United States District Court, W.D. Kentucky, Louisville
C. WILLIAM HELM, PLAINTIFF
ALLISON RATTERMAN et al., DEFENDANTS
MEMORANDUM OPINION AND ORDER
B. Russell, Senior Judge United States District Court.
matter comes before the Court on Plaintiff Dr. William
Helm's Motion to Supplement the Record on Appeal, [R.
33]. Defendants Dr. Allison Ratterman, Angela Koshewa, Dr.
Pamela Feldhoff, and Dr. Eleanor Lederer (hereinafter
"the Defendants") responded, [R. 34], and Helm
replied, [R. 36]. Fully briefed, this matter is now ripe for
adjudication. For the reasons stated herein, Helm's
Motion to Supplement, [R. 33], is DENIED.
28, 2017, this Court dismissed Helm's § 1983 claims
contained in counts one and two of his Complaint, [R. 18]. On
October 17, 2017, this Court granted Defendants' Motion
to Dismiss Helm's Amended Complaint, [R. 20], which
contained claims for fraud by omission, interference, and
breach of fiduciary duty. [R. 30 (Order and Judgment).] On
November 15, 2017, Helm filed a Notice of Appeal alerting
this Court that he appealed this Court's ruling to the
United States Court of Appeals for the Sixth Circuit. [R.
31.] On December 21, 2017, Helm filed the present motion
before the Court, [R. 33].
initial matter, the Court finds that it does not have
jurisdiction to supplement the record with the evidence
proposed by Helm. "It is established that 'the
filing of a notice of appeal divests the district court of
jurisdiction and transfers jurisdiction to the court of
appeals, ' but that the 'district court retains
jurisdiction to proceed with matters that are in aid of the
appeal.'" Inland Bulk Transfer Co. v. Cummins
Engine Co., 332 F.3d 1007, 1013 (6th Cir. 2003) (quoting
Cochran v. Birkel, 651 F.2d 1219, 1221 (6th
Cir.1981), cert, denied, 454 U.S. 1152 (1982)). Helm
has not argued that supplementing the record would aid in the
appeal to the Sixth Circuit, therefore, this Court does not
have jurisdiction to supplement the record. See
Cincinnati Ins. Co. v. Crossman Communities, Inc., No.
05-470-KSF, 2008 WL 11344798 at *1 (Nov. 26, 2008 E.D. Ky.)
("This court finds that it does not have jurisdiction to
supplement the record with the requested evidence because
this matter has been appealed to the Sixth Circuit and Beazer
has not shown that supplementing the record would aid in the
the Court had jurisdiction, the Court is unconvinced by
Helm's motion for the Court to "exercise its
inherent and equitable power to supplement the record on
appeal if the interests of justice so require, when the
material would establish beyond doubt the proper disposition
of the appeal." [R. 33 at 1 (Motion to Supplement).] In
support of this motion, Helm cites to the Sixth Circuit case
of Thompson v. Bell [Id.] Helm provides no
further argument as to why the eight listed documents should
be included in the record on appeal in this matter. In
response, the Defendants argue that Thompson does
not apply to these circumstances. [See R. 34 at 2-3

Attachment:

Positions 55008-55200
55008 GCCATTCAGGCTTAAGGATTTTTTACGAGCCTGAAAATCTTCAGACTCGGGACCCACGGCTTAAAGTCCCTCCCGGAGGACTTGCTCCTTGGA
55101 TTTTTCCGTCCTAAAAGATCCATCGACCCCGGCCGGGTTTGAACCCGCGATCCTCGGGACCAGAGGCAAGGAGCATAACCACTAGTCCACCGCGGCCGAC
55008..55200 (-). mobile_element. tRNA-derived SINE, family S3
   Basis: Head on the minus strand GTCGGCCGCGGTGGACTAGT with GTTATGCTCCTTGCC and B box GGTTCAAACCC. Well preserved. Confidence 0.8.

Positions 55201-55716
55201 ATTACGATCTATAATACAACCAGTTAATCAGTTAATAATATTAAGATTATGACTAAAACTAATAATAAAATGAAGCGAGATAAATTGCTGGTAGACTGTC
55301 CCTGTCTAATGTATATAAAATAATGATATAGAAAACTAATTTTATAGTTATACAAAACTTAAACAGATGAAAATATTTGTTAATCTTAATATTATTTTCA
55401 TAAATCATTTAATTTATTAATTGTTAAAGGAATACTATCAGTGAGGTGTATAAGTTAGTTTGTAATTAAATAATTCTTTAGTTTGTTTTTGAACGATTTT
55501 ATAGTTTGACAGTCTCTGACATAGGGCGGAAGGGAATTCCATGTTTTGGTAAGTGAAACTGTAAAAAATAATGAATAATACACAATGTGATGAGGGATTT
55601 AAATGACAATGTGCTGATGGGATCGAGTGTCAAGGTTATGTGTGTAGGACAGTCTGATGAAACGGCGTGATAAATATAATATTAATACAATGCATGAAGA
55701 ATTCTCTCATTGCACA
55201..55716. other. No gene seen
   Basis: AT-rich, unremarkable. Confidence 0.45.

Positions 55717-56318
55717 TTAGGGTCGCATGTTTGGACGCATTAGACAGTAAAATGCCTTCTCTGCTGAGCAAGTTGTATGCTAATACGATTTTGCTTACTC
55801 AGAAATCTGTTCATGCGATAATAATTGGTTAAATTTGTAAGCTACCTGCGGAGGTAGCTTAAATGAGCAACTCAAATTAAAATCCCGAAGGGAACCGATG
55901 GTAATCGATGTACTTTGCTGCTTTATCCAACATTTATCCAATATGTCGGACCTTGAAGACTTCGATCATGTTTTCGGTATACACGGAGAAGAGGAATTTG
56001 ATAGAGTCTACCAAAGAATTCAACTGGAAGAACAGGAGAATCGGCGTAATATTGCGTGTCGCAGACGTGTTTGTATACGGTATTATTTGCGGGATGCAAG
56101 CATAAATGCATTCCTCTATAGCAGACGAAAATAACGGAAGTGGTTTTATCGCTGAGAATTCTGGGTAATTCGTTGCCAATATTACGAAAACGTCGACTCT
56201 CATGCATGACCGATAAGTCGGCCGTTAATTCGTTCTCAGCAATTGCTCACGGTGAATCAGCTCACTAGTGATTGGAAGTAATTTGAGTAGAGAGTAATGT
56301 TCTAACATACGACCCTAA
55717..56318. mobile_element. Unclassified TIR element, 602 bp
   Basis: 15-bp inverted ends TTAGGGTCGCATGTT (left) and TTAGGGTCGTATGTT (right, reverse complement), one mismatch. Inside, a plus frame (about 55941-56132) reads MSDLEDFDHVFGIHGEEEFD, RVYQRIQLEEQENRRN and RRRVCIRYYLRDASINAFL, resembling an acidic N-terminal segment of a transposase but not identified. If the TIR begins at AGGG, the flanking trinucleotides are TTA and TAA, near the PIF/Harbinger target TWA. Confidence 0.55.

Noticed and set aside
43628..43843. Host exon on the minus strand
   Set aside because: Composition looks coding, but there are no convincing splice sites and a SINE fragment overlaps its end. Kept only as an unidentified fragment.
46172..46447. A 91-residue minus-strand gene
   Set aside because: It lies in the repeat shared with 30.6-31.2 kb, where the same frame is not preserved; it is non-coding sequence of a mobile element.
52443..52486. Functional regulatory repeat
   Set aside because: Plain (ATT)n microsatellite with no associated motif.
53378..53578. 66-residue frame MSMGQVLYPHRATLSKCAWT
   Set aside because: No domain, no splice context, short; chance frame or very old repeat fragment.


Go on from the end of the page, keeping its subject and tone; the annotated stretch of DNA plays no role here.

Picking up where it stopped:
(Defendants' Response to Motion to Supplement).]
Thompson, Gregory Thompson sought federal habeus
corpus relief from a state court murder conviction. 373 F.3d
at 689-91. After initially granting summary judgment to the
government, the Sixth Circuit decided to use its
"inherent equitable powers to expand the record on
appeal" in order to consider a doctor's deposition.
Id. at 690. The Sixth Circuit allowed consideration
of the deposition for four reasons: (1) the evidence was
negligently omitted, (2) the evidence was "so probative
of Thompson's mental state at the time of the crime,
" (3) there would be no surprise to the government, and
(4) it was a capital case. Id. at 691.
Defendants accurately point to issues with Helm's use of
Thompson in support of his motion. First, the Sixth
Circuit only recognizes the "inherent equitable powers
to expand the record on appeal" as belonging to
appellate courts. See Id. at 690-91 ("[W]e
recognize that a number of our sister circuits have held that
the courts of appeals have the inherent equitable
power to supplement the record on appeal, where the interests
of justice require.") (emphasis added); see also
Cincinnati Ins. Co., No. 05-470-KSF, 2008 WL 11344798 at
*2 ("Thus, to the extent such power exists, it is to be
exercised not by this court, but by the court of
appeals."). The Sixth Circuit never mentions the ability
of a district court to utilize this power. Secondly, the
circumstances in Thompson were exceedingly different
from the case at hand. In contrast to Thompson, Helm
never argues that these documents were "negligently
omitted, " he provides no explanation as to why these
documents are material, there could be surprise to opposing
counsel as to the contents of these documents, and this is
not a capital case.
Court is concerned that the Court of Appeals recently issued
an order "to hold briefing in abeyance . . . pending the
district court's review of the motion to
supplement." [R. 37.] None of the proposed documents
that Helm wishes to supplement into the record were before
the district court when it made its decision.
10(e) of the Federal Rules of Appellate Procedure provides:
(e) Correction or Modification of the Record.
(1) If any difference arises about whether the record truly
discloses what occurred in the district court, the difference
must be submitted to and settled by that court and the record
(2) If anything material to either party is omitted from or
misstated in the record by error or accident, the omission or
misstatement may be corrected and a supplemental ...